COMIC BOOK MEN / EDWARD SCISSORHANDS / MULTIVERSITY – THE JUST [Reviews]: Get the Tables!
Greeting GHGer’s. It’s your favorite Priestess’ favorite time of year… Fall? NO– AMC’s Comic Book Men are back!
With a vengeance…
If you missed any of the first few episodes, I’ve got you all covered. THEN, you can see it on demand via your local cable provider or right here on the AMC website. Season 4 thus far sees our favorite comic clerks blessed with the presence of not only a true beauty, but Kevin (um, Clerks) Smith‘s own daughter Harley Quinn.
Yeah, not a typo.
Smith and the boys bring her in for a guest star for the first episode. She is adorable and nervous as they help her prepare for her role in Smith’s new script that will spin off of the clerks from Tusk. Kinda brilliant, Kevin. Can’t wait. Harley learns the ropes of bartering and bargaining with customers trying to sell there “crap”. Well, most of the stuff you’ll find on CBM is surely on the side of at least “wondrous crap”, although I can’t say the same for one item in particular: Zombie Babies. The seller of these items began making these dolls when she couldn’t find one for a Halloween outfit for a “breast feeding zombie”. If you watch the episode, you’ll get the much larger picture as to why this woman was nothing less than twisted.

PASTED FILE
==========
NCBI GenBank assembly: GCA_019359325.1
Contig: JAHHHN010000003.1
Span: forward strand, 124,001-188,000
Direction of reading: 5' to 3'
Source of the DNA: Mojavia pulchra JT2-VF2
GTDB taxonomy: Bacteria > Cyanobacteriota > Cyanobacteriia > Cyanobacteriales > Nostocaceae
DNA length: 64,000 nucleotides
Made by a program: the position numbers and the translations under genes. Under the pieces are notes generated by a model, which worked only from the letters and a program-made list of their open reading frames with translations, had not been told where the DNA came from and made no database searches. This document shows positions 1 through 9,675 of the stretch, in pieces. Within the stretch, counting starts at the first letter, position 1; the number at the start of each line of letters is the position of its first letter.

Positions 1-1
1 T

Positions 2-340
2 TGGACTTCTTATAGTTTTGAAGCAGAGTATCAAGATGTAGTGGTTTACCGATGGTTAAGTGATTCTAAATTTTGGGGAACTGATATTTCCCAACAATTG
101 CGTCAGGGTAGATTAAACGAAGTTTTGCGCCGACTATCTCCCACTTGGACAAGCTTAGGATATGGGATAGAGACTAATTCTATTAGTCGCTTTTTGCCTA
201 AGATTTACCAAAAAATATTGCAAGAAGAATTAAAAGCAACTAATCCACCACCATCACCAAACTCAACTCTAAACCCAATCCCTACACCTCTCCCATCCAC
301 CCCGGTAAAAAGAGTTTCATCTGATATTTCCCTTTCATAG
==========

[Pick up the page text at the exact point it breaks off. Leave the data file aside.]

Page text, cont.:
If you watched the above video, you’ll realize that Walt Flanagan is truly a special man. He’s really starting to grow on me. And I’m saying this as fan of Ming’s. Walt’s quirkiness, as the adult-who-never-grew-up (much like our trusted Monsignor!) is at times priceless. In the new season’s second episode, he truly shows his boyhood colors when the original Planet of the Apes treehouse comes barking down The (Now-Not-So) Secret Stash.
Wave that flag proud, Walt.
This often hilarious — and informative — show is also a truly underrated show in my.. comic book. It’s proof of geeky greatness when AMC decided to stick by Kev’s merry band of misfits when they recently announced they would be doing away with any unscripted programming. But who says that Comic Book Men isn’t Smith’s best script yet?
AMC’s Comic Book Men airs on Sundays at Midnight/11c.